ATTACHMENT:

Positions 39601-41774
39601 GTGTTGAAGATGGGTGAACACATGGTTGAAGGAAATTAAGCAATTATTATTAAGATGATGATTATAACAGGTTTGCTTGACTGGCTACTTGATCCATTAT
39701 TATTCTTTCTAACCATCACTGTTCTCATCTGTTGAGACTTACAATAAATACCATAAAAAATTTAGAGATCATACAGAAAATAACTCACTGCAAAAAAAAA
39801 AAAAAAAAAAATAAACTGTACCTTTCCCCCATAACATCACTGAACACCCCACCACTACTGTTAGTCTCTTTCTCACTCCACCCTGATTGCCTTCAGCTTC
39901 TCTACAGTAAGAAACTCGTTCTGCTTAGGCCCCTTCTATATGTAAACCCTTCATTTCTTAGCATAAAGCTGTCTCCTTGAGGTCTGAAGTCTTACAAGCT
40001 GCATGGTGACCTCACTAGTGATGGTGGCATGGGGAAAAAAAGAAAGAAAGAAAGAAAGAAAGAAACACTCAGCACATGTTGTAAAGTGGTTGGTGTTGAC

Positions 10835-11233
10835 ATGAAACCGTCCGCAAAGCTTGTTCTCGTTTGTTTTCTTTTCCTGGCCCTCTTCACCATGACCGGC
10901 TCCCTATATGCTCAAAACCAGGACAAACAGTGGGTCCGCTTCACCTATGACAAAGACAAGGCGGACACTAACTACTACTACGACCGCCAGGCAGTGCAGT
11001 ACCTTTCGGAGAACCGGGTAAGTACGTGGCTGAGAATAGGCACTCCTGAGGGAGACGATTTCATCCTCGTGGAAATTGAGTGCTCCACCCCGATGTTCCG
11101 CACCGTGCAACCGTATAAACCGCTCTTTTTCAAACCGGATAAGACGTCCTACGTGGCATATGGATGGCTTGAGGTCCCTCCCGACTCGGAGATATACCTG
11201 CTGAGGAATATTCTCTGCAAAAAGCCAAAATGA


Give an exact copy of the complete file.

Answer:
Positions 39601-41774
39601 GTGTTGAAGATGGGTGAACACATGGTTGAAGGAAATTAAGCAATTATTATTAAGATGATGATTATAACAGGTTTGCTTGACTGGCTACTTGATCCATTAT
39701 TATTCTTTCTAACCATCACTGTTCTCATCTGTTGAGACTTACAATAAATACCATAAAAAATTTAGAGATCATACAGAAAATAACTCACTGCAAAAAAAAA
39801 AAAAAAAAAAATAAACTGTACCTTTCCCCCATAACATCACTGAACACCCCACCACTACTGTTAGTCTCTTTCTCACTCCACCCTGATTGCCTTCAGCTTC
39901 TCTACAGTAAGAAACTCGTTCTGCTTAGGCCCCTTCTATATGTAAACCCTTCATTTCTTAGCATAAAGCTGTCTCCTTGAGGTCTGAAGTCTTACAAGCT
40001 GCATGGTGACCTCACTAGTGATGGTGGCATGGGGAAAAAAAGAAAGAAAGAAAGAAAGAAAGAAACACTCAGCACATGTTGTAAAGTGGTTGGTGTTGAC

Positions 10835-11233
10835 ATGAAACCGTCCGCAAAGCTTGTTCTCGTTTGTTTTCTTTTCCTGGCCCTCTTCACCATGACCGGC
10901 TCCCTATATGCTCAAAACCAGGACAAACAGTGGGTCCGCTTCACCTATGACAAAGACAAGGCGGACACTAACTACTACTACGACCGCCAGGCAGTGCAGT
11001 ACCTTTCGGAGAACCGGGTAAGTACGTGGCTGAGAATAGGCACTCCTGAGGGAGACGATTTCATCCTCGTGGAAATTGAGTGCTCCACCCCGATGTTCCG
11101 CACCGTGCAACCGTATAAACCGCTCTTTTTCAAACCGGATAAGACGTCCTACGTGGCATATGGATGGCTTGAGGTCCCTCCCGACTCGGAGATATACCTG
11201 CTGAGGAATATTCTCTGCAAAAAGCCAAAATGA